addition to her Web site, Mrs. Virga contacted state regulators and posted
other consumers' complaints against the company. Terminix filed suits against
Virga in her home state of California and in Tennessee, alleging that she
engaged in trademark violations, deceptive practices, and unfair competition.
The company sought to bar her from using the names of Terminix and its
sister companies to steer traffic to her Web site. To date, the actions
were either dismissed or withdrawn25.
While revenge Web
sites are a strategy, the sites won't get you remuneration for damages
caused by misinformation or fraud. Revenge site creators have been sued
— in multiple jurisdictions — by their targets, and litigation is not a
cheap thrill. However, it obviously makes some people feel better to join
or create a forum to vent their frustrations and to share the complaints
of others in some kind of cyber-bonding experience.
I don't recommend
this route. However, I can sincerely advise you to double- and triple-check
your information, refrain from hyperbole, avoid defaming the trade name
of a business or the reputation of individuals, and otherwise avoid becoming
the defendant in the target's suit for misinformation, libelous information,
or fraud — by you! If you insist on being this brave, remember to be fair
e-mail address is firstname.lastname@example.org.
See Carol Ebbinghouse, "Deliberate Misinformation on the Internet!? Tell
Me It Ain't So!," Searcher, May 2000, pp. 63+, Carol Ebbinghouse,
"Avoiding Charity Fraud and Misinformation from Non-Profits on the Internet,"
July/August 2000, pp. 58+, and Carol Ebbinghouse, "Medical and Legal Misinformation
on the Internet," Searcher, October 2000, pp. 18+.
See "Web Site Addresses ... Are We Weaving a Tangled Web?" at http://www.give.org/artwggweavtw.cfm.
The site describes the different types of dispute resolution, how they
work, and gives contact information. The dispute resolution services are
described: "Dispute Resolution (DR) is a term used to encompass
many different techniques for resolving conflicts. Better Business Bureau
DR is informal, low cost, and user-friendly. In conciliation, the
BBB collects information from both parties to a dispute and works to encourage
open communication between them. BBB staff can effectively present the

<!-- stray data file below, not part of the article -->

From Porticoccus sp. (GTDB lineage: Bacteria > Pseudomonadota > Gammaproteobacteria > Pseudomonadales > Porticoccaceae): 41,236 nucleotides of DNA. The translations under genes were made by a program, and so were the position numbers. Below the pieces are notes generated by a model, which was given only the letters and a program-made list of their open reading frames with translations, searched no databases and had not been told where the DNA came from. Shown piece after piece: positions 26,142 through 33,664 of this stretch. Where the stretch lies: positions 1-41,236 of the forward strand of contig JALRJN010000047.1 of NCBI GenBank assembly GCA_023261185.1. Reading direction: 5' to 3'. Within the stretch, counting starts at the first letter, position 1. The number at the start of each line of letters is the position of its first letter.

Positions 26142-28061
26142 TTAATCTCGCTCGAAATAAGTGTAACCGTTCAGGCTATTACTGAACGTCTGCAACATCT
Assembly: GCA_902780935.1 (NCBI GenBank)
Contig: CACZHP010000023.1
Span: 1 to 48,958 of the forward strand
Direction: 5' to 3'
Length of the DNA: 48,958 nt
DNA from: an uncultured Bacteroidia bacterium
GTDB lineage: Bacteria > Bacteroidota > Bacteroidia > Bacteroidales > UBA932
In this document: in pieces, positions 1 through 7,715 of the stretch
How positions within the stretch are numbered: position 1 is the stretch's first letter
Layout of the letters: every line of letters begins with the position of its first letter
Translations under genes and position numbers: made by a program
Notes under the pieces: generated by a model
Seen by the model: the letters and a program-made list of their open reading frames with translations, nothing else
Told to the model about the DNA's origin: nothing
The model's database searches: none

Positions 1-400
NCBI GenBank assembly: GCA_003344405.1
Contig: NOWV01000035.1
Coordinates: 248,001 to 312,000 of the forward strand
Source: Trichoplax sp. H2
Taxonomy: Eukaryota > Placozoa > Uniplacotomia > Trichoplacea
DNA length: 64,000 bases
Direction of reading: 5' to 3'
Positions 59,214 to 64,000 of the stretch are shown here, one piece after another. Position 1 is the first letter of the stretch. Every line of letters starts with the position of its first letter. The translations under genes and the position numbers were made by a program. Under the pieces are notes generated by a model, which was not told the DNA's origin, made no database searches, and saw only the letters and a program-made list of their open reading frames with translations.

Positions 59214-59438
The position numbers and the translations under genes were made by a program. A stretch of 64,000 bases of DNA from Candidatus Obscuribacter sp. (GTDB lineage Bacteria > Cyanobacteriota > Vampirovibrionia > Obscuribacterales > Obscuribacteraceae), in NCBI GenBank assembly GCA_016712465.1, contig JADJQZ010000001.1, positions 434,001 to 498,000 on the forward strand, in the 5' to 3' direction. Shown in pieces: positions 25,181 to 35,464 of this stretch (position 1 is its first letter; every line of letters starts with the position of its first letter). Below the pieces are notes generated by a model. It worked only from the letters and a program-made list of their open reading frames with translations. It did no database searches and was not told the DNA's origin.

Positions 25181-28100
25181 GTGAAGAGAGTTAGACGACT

customer's views to the business and offer the business' viewpoint to the
customer in a neutral way. Many disputes can be ended simply and quickly
this way. In mediation, a professionally trained mediator helps
the parties to work out their own mutually agreeable solution to the dispute.
Mediation is confidential, effective, and can offer win/win solutions to
difficult problems. In arbitration, parties state their views, offer
evidence at an arbitration hearing, and agree to let an impartial, professionally
trained arbitrator make a decision that will end the dispute. Individual
BBBs operate dispute resolution programs for companies and customers in
their service areas. Over 100 Bureaus participate in BBB CARE, a standardized
dispute settlement program coordinated by the CBBB. The CBBB also operates
national level programs for large corporations.
See the article in the World Organization of Webmasters newsletter: "Cybersquatter
Problems? Here's Your Cost-Effective Way to Handle 'em," WOW Newsletter,
December 2000, pp. 3+ at http://www.joinwow.org/newsletter/16/fa5/.
Besides the dispute-resolution information, it reviews direct steps to
take with a cybersquatter, from politely asking for the domain name back,
to offering to pay for it, to taking legal action. A list of the UDRP arbitration
providers, with links and their fees, is also included.
A detailed list of UDRP complaint filing steps appears at http://www.icann.org/udrp/udrp-rules-24oct99.htm.
See Aaron Elstein, "Silicon Investor Deletes Posts in ZiaSun Cyber-Libel
Case," Wall Street Journal Interactive Edition, February 7, 2000.
for an enumeration of investigations and other options for pursuing consumer
and also Christine Winter, "Groups to Share Mail, Net Gripes; Cyberspace
Complaints to be Added to Database," Sun-Sentinel, May 11, 2000,
Try your county law library or local law school library to locate books
on the subject. One looseleaf title I can recommend is Internet and
Online Law (Law Journal Seminars-Press 1996-), by Kent D. Stuckey.
Chapter 3 of the book is dedicated to "Factual Misstatements" and theories
of recovery, defenses, damages, and tort theories as well as First Amendment
See "One Cover or Many?," Reinsurance Magazine (June 1, 2000, pp.
16+). The author describes two types of e-commerce risk: "The first stems
from carrying information on the Internet, giving rise to exposures such
as liability to a third party for the infringement of intellectual property
rights; misuse of statutory information, breach of confidence or infringement
of privacy; the transmission of a virus and cyber-vandalism" — where a
Web site is fraudulently altered. Secondly, there are the risks of undertaking
actual business transactions. "This is in addition to traditional publisher's
liability, crime-related risks and/or business interruption by fraud or
See Randy B. Holman, "Global Reach: E-Commerce May Be an Economic Boon,
But It Comes with Its Own Set of Risks and Boundaries... or Lack of Them,"
& Settlements, January 7, 2000.
See Michael Schroeder, "Fraud Charges Are Brought Against Touters Using
the Web," Wall Street Journal, September 7, 2000. Among a number
of other SEC actions, the article notes, "The SEC also is bringing more